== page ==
• Any contract for the sale of real estate, or for the lease thereof for more than a year
  • All agreements or contracts for services to be performed in the sale of real estate, as defined in § 54.1-2100 or § 54.1-2101
  • Any agreement that is not performed within one year
  • All agreements or promises to lend money or extend credit in an aggregate amount of $25,000 or more

In addition, the Virginia Statute of Frauds requires all contracts for the sale of goods over $500 to be in writing in order for them to be enforceable.

If you want to enter into a contract concerning one of the instances listed above, you are required to put it in writing.

What Counts as Written?

Although Virginia code clearly outlines the types of agreements that require a written contract, there is no specific code stating what you need to write the contract on.

Technically, tattoos do come in the form of “writing,” so a written contract can be printed in the form of a tattoo. With that in mind, just because you are able to produce a written contract doesn’t immediately make it binding. The tattoo contract still must follow all the regulations surrounding a normal contract.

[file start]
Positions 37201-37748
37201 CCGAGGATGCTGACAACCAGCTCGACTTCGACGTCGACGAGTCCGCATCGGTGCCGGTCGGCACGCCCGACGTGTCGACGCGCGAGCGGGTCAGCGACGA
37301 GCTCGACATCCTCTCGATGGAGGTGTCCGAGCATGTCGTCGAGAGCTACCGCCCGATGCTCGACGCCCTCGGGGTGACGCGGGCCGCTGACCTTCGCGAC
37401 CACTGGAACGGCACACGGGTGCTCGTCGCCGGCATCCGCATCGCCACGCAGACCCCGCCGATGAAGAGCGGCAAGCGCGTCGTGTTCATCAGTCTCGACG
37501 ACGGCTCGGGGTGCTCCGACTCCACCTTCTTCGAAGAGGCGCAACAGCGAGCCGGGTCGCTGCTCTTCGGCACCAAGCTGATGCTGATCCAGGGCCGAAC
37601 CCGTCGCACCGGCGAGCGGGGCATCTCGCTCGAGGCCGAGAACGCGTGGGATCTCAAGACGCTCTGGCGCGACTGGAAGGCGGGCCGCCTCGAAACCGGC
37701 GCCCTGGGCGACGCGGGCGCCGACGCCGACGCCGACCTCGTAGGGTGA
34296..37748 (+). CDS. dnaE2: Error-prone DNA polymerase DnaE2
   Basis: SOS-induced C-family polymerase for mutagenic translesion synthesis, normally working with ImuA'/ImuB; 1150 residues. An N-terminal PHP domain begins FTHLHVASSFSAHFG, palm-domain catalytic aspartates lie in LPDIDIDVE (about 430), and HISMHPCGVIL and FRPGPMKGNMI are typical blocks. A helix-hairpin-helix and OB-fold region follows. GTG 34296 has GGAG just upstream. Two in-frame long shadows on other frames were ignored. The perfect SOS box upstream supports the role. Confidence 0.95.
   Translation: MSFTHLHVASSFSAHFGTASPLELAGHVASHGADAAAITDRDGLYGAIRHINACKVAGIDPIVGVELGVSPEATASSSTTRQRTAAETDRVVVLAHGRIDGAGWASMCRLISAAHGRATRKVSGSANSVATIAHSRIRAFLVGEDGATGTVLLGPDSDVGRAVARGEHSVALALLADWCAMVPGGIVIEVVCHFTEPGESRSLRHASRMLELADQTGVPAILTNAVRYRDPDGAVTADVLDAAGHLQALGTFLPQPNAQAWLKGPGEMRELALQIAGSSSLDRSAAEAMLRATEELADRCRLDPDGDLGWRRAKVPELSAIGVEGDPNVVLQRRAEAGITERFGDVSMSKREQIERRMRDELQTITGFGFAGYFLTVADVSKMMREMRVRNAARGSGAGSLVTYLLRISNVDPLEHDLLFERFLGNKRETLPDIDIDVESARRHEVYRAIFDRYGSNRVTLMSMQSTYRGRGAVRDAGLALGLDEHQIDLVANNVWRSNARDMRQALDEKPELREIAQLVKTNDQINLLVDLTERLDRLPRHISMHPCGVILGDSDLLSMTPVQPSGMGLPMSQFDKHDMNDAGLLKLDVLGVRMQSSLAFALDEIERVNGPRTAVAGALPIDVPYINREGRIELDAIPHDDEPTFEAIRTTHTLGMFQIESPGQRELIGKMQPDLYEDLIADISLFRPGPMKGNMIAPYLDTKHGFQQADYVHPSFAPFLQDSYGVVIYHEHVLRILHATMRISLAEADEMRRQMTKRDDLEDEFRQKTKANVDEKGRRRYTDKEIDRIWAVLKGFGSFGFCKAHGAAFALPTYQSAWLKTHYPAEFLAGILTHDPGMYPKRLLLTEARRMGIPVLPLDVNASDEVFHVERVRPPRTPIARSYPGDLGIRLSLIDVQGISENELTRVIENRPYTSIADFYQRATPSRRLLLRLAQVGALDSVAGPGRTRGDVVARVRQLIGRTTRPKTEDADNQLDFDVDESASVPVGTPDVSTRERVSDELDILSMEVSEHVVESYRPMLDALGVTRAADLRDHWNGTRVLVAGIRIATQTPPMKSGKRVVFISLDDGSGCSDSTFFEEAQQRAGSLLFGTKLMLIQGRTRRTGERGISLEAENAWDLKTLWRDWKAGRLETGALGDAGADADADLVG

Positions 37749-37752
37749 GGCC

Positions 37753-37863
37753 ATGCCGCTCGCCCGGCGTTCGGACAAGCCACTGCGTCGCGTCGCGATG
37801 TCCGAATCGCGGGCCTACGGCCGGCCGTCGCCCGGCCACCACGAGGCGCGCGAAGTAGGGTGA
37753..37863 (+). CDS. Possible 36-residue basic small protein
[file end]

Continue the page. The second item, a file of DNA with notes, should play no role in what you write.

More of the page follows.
Reading the Small Print

One example of these regulations appears in the size of the words in the tattoo. According to the Virginia code, a contract must be “clearly and plainly printed or written.” Further, regardless of how the contract appears, it must be in at least 10 point font.

Notary Public

Many contracts and legal documents also require the signature and seal of a notary public. A notary public is a person commissioned to perform official acts under the title. In essence, they make the document “official.”

Can a Notary Public Notarize a Tattoo?

There is a lot of copying, signing, and sealing that goes into properly notarizing a document. There are fairly straightforward ways to make certifiable copies of paper documents. However, there is really no way to make an exact copy of a contract that appears on the skin as a tattoo. This might present a problem in making a “legally binding” tattoo.